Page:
For those who care about being environmentally-responsible and have made the effort to install sustainable flooring, the final step is eco-friendly floor cleaning. This involves using cleaning products which are plant-based and do not release harmful chemicals into the atmosphere, waterways or general environment, as well as choosing cleaning methods that reduce the use of water and any energy consumed.
When it comes to stains, however, there is often the temptation to reach for the host of commercial stain removers available, each promising to remove stains with minimal effort and maximum success. Before you jump to use one of these, however, consider some natural alternatives which are not only eco-friendly but are also very effective:
Baking soda has been sadly forgotten and under-used in modern housekeeping. It is a fantastic all-round product with many useful properties and in particular, is a very effective stain remover. In many cases, stains – such as tannin stains from tea and coffee – can be removed by gently rubbing with a damp sponge sprinkled with baking soda.
For a more powerful stain remover which can also be used as an all-purpose cleaner, mix baking soda with lemon juice or vinegar (or even just water) and make it into a paste. Baking soda is also a great deodoriser and can be sprinkled on carpets before vacuuming to help absorb any nasty odours. This is particularly useful if you have pets or very messy children – or just a high traffic volume through your house!
White vinegar is essentially a mild acid and therefore, it is very effective on solid and stubborn stains. It can even work on mould and mildew and animal urine stains in the carpet.
Like baking soda, it is also a good deodoriser – simply place a bowl of vinegar in the room or even spray some into the air and it will absorb unpleasant odours.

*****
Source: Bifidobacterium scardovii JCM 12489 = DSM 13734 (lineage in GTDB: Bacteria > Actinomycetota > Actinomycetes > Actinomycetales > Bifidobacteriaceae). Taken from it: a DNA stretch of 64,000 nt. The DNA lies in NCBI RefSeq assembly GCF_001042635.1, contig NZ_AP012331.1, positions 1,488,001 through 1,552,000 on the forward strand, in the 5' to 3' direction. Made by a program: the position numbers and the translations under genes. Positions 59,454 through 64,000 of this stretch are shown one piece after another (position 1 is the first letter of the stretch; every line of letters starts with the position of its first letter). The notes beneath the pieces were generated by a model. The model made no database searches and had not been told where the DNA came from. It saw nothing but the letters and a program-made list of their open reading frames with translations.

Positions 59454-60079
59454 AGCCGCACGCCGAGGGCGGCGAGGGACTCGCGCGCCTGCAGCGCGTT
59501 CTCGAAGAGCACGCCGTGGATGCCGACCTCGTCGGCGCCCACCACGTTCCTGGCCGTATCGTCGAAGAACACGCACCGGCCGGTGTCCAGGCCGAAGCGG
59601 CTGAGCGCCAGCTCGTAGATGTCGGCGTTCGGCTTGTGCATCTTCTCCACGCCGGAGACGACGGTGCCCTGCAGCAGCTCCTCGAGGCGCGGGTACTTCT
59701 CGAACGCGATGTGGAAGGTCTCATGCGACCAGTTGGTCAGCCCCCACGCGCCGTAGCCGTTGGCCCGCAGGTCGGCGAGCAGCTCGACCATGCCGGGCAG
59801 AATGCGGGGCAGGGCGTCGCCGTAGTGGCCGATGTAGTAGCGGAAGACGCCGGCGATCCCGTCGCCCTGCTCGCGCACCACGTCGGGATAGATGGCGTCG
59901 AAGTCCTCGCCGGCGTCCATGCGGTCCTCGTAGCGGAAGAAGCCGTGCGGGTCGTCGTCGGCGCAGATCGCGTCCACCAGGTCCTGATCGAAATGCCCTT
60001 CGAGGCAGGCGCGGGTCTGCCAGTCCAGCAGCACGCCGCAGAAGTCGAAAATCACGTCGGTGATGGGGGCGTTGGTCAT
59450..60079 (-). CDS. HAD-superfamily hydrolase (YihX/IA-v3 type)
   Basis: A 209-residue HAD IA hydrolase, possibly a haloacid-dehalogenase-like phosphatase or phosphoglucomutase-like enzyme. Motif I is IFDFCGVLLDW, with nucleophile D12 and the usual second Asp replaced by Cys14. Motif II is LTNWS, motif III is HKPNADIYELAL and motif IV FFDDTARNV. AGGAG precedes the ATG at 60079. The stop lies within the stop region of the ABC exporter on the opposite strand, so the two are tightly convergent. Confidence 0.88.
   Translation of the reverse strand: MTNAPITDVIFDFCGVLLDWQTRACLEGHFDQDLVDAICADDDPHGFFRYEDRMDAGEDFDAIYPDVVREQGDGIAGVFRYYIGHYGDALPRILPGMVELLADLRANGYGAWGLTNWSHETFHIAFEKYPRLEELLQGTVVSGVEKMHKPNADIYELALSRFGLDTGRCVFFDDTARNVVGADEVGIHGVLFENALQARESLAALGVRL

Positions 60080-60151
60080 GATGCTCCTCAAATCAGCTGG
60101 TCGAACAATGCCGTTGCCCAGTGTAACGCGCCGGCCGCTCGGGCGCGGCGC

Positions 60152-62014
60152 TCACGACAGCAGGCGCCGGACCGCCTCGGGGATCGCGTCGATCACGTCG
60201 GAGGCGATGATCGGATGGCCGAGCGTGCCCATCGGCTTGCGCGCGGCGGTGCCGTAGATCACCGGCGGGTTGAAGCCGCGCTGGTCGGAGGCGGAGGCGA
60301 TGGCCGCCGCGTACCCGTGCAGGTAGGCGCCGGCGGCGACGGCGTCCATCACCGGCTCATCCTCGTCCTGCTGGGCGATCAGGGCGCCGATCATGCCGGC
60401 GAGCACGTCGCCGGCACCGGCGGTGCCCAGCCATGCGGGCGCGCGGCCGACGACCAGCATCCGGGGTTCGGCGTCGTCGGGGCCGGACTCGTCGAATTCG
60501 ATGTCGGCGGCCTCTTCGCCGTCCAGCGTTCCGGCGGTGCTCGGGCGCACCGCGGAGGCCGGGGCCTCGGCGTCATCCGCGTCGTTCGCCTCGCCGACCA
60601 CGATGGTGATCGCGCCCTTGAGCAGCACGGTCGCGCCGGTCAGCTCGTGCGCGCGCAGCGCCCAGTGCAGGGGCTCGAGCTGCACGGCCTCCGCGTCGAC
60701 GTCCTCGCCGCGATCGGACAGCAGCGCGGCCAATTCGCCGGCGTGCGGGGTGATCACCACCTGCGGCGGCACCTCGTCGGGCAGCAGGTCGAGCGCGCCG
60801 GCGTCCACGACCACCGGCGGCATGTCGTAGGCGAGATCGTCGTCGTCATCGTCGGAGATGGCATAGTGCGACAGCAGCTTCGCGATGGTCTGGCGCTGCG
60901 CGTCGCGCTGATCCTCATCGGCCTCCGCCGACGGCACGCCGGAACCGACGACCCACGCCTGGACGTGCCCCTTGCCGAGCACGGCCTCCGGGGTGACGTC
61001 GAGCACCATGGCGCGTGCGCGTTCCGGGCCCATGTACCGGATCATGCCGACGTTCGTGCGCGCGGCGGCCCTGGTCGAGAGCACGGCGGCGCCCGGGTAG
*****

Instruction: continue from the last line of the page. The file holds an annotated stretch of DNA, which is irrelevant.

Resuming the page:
White vinegar mixed with water is a very good cleaner and stain remover for linoleum, although take care to wipe up all excess liquid afterwards as any soaking through could damage the flooring and especially, destroy its anti-microbial properties.
For many hard floors, a mixture of 1 cup vinegar in 1 gallon of hot water makes a very effective general cleaner – simply mop over the floor and then wipe clean and dry with a soft cloth or towel.
Like baking soda, lemon juice is sorely under-used around the home, especially as a stain remover. It is also mildly acidic and therefore has a slight bleaching effect. It is also very effective at dissolving oils and grease and so is particularly good for use on greasy stains. In fact, it is one of the first things you should try when tackling any kind of stain, as it is effective on such a wide range of substances.
For more stubborn stains, lemon juice can be combined with salt to increase its effectiveness. When choosing a lemon to use for stain removal, pick one which feels heavy and firm and has a fine-grained skin, because these will provide more juice.
Disgusting as it may sound, applying saliva to fresh blood or food stains can be surprisingly effective. It is the nature’s “enzymatic stain remover”! The enzymes in saliva will dissolve any organic molecules in a stain. Simply spit on the stain and then loosen the stain with your fingers, followed by a rinsing in cold water. Avoid hot water as this can set the stain, if it has not been removed thoroughly the first time.
Sunlight is nature’s bleach and it is a powerful one. Simply moisten the stained area with water and leave it outside in direct sunlight. Wait until it dries and then repeat. You may need to repeat a few times until the stain disappears. Remember, commercial bleaches are one of the most damaging things to the environment so avoid them as much as possible.
Another natural stain remover, salt is very effective on fresh blood and also if you spill any red wine onto your carpet. Just pour a generous amount onto the stain (quite a lot may be required) and let the salt grains absorb and lift the stain.
The best thing about all these stain removes is that they are completely natural, they are biodegradable, they cause no harm to the environment and they are cheap!